"Our Christian brothers" must be thanked for they are an element of peace and coexistence for Iraq, because "despite having suffered a lot," they have never responded to attacks with violence, but have continued to promote unity in a country that "has to be of and for everyone," Shia religious leader Ali Al-Yacoubi told AsiaNews.
Speaking at the prayer for peace in Iraq, Syria and the entire Middle East region held this week in Baghdad, at a time characterised by the barbarity of Jihadi groups, political crises and attacks against ethnic and religious groups, including Christians, the representative of the Shia Awkaf (Endowment) said that "Iraq is for Christians, for Yazidis, for Muslims and for every citizen in search of peace."
"I want to thank [the Chaldean Church and the] Patriarch for the invitation and I extend greetings to all those present at this celebration," the Shia religious leader said. "I take this opportunity to reiterate our brotherhood to all the people of Iraq, as well as our concerns for security against any deed or act of terrorism. Let us pray to God to protect Iraq, bring peace and unite our hearts in love for this beloved homeland".
Heeding Chaldean Patriarch Mar Louis Raphael Sako's appeal, various Iraqi religious leaders, diplomats and ordinary citizens took part in the afternoon prayer in Baghdad's Queen of the Rosary Church. The occasion gave them an opportunity to celebrate the Jubilee Year of Mercy, the end of the month of May dedicated to Our Lady and the upcoming start of Ramadan, the Muslim month of fasting and prayer. Participants recited hymns, psalms and prayers, led by Baghdad's choir.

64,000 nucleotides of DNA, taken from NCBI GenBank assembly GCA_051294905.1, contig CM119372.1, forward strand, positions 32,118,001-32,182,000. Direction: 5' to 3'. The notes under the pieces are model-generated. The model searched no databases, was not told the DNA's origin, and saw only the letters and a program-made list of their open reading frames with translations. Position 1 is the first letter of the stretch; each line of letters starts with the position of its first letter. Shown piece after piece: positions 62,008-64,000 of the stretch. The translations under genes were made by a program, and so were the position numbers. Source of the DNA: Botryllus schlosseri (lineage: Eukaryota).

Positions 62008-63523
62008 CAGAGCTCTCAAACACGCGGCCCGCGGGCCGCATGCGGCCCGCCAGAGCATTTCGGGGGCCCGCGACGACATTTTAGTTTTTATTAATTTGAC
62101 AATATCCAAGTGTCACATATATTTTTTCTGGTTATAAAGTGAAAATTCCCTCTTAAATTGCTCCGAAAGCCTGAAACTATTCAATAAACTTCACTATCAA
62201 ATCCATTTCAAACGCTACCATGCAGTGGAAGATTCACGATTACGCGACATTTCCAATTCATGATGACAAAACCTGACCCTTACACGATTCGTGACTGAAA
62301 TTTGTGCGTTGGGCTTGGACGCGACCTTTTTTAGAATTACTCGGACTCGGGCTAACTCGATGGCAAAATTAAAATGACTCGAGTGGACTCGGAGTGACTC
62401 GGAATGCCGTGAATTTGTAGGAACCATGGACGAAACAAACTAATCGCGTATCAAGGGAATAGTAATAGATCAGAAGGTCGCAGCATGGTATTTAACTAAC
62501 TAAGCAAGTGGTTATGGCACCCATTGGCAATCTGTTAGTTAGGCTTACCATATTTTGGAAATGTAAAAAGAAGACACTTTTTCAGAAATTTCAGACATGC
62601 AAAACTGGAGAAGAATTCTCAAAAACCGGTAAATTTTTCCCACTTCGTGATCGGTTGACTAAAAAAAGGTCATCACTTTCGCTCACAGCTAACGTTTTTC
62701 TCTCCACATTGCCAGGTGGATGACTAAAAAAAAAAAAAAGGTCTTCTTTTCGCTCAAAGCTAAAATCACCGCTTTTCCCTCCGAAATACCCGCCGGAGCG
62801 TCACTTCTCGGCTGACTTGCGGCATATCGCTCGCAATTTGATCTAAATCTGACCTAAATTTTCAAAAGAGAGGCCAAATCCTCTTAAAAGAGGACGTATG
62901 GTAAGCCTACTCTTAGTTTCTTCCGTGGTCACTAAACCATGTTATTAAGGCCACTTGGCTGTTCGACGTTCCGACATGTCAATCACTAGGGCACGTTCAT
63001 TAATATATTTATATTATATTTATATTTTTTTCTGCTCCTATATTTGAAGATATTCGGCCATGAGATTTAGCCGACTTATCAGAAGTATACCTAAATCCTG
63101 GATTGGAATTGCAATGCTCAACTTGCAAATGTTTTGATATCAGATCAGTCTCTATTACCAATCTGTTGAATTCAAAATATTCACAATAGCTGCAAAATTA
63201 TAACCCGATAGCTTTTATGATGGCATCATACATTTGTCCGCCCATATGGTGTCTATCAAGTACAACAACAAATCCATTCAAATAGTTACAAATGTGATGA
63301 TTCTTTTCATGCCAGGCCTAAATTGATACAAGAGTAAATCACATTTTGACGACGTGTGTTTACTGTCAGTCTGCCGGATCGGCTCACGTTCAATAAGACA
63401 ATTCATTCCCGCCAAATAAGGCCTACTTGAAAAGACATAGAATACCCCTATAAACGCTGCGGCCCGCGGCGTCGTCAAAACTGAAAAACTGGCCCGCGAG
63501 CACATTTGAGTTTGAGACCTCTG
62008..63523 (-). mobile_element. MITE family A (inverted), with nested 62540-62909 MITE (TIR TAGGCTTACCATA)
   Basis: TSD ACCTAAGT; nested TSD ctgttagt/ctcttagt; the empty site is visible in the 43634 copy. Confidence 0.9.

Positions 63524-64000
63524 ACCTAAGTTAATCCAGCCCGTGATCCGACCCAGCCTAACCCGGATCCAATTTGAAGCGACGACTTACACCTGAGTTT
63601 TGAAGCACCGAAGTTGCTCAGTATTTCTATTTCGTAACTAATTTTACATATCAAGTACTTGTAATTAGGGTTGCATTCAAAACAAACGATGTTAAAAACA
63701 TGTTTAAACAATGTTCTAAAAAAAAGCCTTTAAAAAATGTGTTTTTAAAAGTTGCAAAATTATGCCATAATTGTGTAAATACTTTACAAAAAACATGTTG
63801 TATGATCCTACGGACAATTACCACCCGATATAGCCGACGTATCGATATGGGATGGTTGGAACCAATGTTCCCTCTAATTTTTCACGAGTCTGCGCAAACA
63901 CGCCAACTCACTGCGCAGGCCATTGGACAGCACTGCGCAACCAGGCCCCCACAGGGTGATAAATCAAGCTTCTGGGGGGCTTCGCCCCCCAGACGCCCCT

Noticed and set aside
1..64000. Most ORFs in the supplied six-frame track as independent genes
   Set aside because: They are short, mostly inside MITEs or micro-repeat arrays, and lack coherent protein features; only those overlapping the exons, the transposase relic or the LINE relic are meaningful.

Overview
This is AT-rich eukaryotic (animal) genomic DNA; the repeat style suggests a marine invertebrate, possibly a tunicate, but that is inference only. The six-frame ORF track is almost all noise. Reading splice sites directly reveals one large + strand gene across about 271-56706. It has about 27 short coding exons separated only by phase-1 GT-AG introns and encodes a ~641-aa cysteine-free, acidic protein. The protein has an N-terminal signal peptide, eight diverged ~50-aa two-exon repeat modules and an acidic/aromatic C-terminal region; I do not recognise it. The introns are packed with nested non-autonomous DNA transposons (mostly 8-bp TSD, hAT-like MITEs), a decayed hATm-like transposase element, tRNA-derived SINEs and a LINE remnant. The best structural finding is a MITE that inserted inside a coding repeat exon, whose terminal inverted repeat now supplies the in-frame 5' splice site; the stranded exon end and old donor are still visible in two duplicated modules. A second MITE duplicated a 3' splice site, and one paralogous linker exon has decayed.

Many important figures took part in the initiative, including Sheikh Yousif Al-Nasery, Secretary General of the Shura Council, Sayyed Ibrahim al-Jaber, representative of Shia leader Moqtada al-Sadr's movement, as well as diplomats and members of Iraqi civil society groups.
Former Prime Minister and current Vice President Iyad Allawi sent a telegram of praise and support for the event strongly promoted by the Chaldean Church. Sunni representative Abdul-Latif Al-Humaim was unable to attend due to last minute commitments.
Everyone present stressed the importance of reconciliation, peace, equality and the promotion of harmonious coexistence, which are elements on which to build a modern, multi-confessional, secular, and open Iraq.
Participants also included Church figures from Baghdad, Sabean and Yazidi representatives, ambassadors and members of Parliament. After the ceremony religious leaders placed a candle at the foot of the statue of the Virgin, hoping that it would enlighten the minds of the terrorists and promote a culture of "tolerance and love."
In his address, the Chaldean patriarch noted that the Jubilee Year of Mercy and Ramadan are "an opportunity to correct mutual perceptions" and "choose the way that leads to peace, reconciliation and building of mutual trust."
Mar Sako also urged those present to join efforts to spread a "culture of tolerance", strengthen "the values ??of belonging" to the nation, and "stay away from all forms of extremism". Finally, His Beatitude invited all present to exchange a sign of peace and shake hands.
By Joseph Mahmoud